Last week, Bill Miller of Legg Mason announced that he is stepping down as portfolio manager of that firm’s Capital Management Value Trust fund after 20+ years at the helm.
Mr. Miller was once the envy of equity portfolio managers everywhere for the fame and fortune his beating the S&P 500 for 15 years in a row brought hi. In recent times, he has become the embodiment of very pm’s worst nightmares, however.
His previously hot hand–which had earned him designation by Morningstar as a “Manager of the Decade” turned icy-cold in 2006. Ensuing weak performance erased the gains in relative performance his portfolio had made since “the streak” began in 1991. The assets in his fund fell by almost 90% from the peak of $21 billion +.
I should say at the outset that I don’t know Mr. Miller and that I haven’t studied his portfolio composition carefully. And I’m not interested enough to look up his past SEC filings to try to document my impressions. With that warning, here’s what I think:
1. It took Legg Mason a very long time–and the loss of the vast majority of Value Trust’s assets–before it made the change. At the asset peak, the fund was generating management fees for LM at a $140 million annual clip. It’s now generating under $20 million.
Why not act sooner?
Part of the reason is likely that after sagging in 2006-2008, the Value Trust outperformed in 2009. More important, I think, is that the fund’s marketing has been all about “the streak” and the extraordinary investing prowess of Mr. Miller. It’s a good story and an easy sell. But it’s a risky strategy. If it’s all about the numbers, and someone with even better results comes around–and invariably someone will–what do you do? You’ve already made the argument to your client to switch into the Value Trust because of the numbers; how can you now argue against numbers that tell him to switch out?
This selling direction also gives the manager himself a huge amount of power. What’s the Bill Miller show without Bill Miller? So if Mr. Miller wants to continue to run a concentrated portfolio with a strong emphasis on financials, despite steady underperformance, how do you stop him not to?
2. I’ve never regarded Mr. Miller as a typical value investor, although he’s always described as one and the Value Trust (note the name) is classified with other value vehicles by rating services. I have two reasons:
–Value investors are belt-and-suspenders kind of guys. They run highly diversified portfolios, typically with 100-200 names–sometimes more. Growth investors, in contrast, typically hold 50-60. Looking up the Capital Management Value Trust on Google Finance told me it has only 46 names. (By the way, in my experience ratings services never pick up high concentration as a source of risk.)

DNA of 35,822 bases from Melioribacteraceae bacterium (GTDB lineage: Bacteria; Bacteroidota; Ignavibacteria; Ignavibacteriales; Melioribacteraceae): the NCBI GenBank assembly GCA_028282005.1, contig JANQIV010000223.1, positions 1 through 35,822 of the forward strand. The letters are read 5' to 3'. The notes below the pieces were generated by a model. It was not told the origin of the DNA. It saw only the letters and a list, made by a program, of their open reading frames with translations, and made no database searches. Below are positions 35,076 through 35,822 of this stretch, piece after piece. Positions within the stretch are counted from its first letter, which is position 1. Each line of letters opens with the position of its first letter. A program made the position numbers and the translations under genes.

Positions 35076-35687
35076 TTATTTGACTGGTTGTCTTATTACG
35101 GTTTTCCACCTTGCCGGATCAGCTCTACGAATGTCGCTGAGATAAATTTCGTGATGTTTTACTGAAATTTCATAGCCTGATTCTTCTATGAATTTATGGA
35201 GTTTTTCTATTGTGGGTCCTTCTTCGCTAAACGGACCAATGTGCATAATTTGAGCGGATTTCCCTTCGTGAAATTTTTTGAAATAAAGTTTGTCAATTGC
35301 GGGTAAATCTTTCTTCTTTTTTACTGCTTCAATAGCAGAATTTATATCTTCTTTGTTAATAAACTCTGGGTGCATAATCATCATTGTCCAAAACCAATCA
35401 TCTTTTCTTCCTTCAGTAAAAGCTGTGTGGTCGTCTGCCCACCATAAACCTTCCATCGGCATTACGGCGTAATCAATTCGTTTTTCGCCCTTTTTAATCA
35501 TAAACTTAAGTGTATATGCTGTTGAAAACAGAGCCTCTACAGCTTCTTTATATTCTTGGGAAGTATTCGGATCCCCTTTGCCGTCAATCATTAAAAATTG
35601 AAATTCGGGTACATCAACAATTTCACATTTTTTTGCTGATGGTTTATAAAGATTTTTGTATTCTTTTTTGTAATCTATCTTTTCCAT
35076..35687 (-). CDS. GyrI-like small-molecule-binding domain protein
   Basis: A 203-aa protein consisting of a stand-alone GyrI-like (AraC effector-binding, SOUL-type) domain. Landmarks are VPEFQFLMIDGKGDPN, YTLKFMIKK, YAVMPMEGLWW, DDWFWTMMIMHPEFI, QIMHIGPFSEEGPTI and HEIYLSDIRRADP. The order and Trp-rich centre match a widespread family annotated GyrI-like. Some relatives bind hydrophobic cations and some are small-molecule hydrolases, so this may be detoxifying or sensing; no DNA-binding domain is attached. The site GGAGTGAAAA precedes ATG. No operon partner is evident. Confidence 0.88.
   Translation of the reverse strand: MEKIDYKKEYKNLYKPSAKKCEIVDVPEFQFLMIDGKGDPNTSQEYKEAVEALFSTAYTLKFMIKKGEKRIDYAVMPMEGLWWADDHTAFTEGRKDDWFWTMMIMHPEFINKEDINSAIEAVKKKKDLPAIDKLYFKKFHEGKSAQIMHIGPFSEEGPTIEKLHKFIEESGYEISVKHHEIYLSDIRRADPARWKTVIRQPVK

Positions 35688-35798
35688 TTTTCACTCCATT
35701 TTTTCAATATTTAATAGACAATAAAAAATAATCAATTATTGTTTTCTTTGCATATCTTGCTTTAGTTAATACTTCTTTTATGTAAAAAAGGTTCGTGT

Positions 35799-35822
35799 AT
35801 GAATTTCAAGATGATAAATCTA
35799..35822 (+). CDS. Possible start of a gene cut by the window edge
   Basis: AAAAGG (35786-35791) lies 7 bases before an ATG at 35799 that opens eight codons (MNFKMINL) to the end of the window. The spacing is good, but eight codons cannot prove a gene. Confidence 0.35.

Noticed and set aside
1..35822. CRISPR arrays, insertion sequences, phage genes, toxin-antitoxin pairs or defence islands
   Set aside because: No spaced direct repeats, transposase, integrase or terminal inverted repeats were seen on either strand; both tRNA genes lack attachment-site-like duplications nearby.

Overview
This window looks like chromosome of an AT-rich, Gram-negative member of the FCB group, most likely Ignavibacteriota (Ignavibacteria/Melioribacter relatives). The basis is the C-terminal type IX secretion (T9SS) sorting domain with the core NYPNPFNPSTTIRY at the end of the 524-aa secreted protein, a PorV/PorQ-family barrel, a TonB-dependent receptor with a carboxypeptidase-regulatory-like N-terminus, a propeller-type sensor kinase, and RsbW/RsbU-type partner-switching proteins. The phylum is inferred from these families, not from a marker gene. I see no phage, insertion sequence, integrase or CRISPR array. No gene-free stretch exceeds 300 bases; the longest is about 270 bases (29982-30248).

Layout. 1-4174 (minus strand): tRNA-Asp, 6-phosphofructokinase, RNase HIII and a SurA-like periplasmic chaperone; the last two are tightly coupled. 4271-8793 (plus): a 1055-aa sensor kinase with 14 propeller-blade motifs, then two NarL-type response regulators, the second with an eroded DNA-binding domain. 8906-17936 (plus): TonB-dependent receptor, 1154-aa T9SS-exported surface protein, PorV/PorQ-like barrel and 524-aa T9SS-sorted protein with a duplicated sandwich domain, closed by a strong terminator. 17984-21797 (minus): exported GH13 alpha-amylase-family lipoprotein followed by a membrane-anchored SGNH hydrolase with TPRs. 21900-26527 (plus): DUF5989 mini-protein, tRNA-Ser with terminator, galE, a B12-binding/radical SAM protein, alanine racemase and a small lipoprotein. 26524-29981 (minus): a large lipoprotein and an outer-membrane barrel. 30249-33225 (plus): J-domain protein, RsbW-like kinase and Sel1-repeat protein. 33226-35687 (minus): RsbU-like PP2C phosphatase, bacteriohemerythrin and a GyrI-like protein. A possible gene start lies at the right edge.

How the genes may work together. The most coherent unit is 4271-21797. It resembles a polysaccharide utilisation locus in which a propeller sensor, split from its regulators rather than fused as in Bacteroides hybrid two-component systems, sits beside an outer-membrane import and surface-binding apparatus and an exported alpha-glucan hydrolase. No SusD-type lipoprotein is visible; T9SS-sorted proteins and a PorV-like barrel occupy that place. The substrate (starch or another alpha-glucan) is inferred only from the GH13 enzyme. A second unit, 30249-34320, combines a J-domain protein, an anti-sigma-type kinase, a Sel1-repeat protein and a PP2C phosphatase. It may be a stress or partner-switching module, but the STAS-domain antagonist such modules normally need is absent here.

–Both value and growth investors look for “undervalued” securities (only shortsellers want to find overvalued stocks). That isn’t what the “value” in value investing signifies. It means a certain approach to finding undervaluation.
Value investors look at the here-and-now. Their holdings are typically asset-rich companies that have encountered temporary difficulties, which have been crushed by Wall Street and which are now trading at unduly depressed valuations as a result. Growth investors, in contrast, look for companies whose future earnings prospects are being underestimated by the market.
In this sense, too, I don’t think Mr. Miller is a plain-vanilla value investor. He has been happy to hold large positions in stocks like Amazon or AOL (in its heyday)–names I think other value practitioners wouldn’t give a second look because the whole story has been the rate of future earnings growth.
I have no idea how Mr. Miller squares this circle. (The fund’s largest positions are now in technology, according to Google Finance. But it’s not the same thing. Today’s stocks are eBay and Microsoft. Apple, the largest holding, is still a growth stock, unlike the others. But AAPL trades at a very low PE multiple of current earnings.)
3. Despite this flexibility, and the issue of heavy concentration aside, it seems to me that classic value behavior has been the Value Trust’s recent problem. Relative to history, financials were trading at low price to book value (i.e., the balance sheet value of shareholders’ equity) ratios when Mr. Miller bought them. In hindsight, that was a mistake.
There may have been a second. If the stocks a growth investor buys underperform, he typically stops buying or lightens up. Value investors tend to do the opposite. They regard such stocks as being even cheaper than when they initially bought–and double up. I suspect the latter is what Mr. Miller did.
1. In the early part of my career, alternating cycles of outperformance by value and growth stocks were relatively brief. Given a year, or two at the most, there would be little to chose between the numbers generated by one style or the other. The 1990s, however, saw a multi-year value cycle in the early part of the decade, followed by a massive multi-year growth cycle–culminating in the Internet Bubble–at the end. Despite the fact that the tide was running strongly against value during the latter years, Mr. Miller continued to outperform the S&P 500. If he did so with value stocks, that’s his crowning achievement.
2. After creating a strong business franchise under the Miller name, neither he nor Legg Mason did much to protect it.